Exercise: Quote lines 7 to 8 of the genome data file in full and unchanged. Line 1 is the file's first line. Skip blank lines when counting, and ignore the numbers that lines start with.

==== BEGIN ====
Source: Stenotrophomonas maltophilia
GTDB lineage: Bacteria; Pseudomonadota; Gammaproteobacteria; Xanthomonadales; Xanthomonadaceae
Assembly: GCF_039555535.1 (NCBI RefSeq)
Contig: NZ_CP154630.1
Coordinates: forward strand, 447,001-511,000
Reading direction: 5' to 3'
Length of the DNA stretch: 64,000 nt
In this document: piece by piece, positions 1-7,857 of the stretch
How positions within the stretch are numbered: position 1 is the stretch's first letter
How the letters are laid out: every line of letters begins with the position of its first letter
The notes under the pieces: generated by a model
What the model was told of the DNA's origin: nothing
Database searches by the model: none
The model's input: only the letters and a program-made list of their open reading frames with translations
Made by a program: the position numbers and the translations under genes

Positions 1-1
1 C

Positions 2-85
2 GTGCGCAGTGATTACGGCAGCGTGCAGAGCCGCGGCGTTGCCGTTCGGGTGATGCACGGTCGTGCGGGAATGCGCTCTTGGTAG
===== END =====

Length of the DNA stretch: 64,000 nt
In this document: piece by piece, positions 1-7,857 of the stretch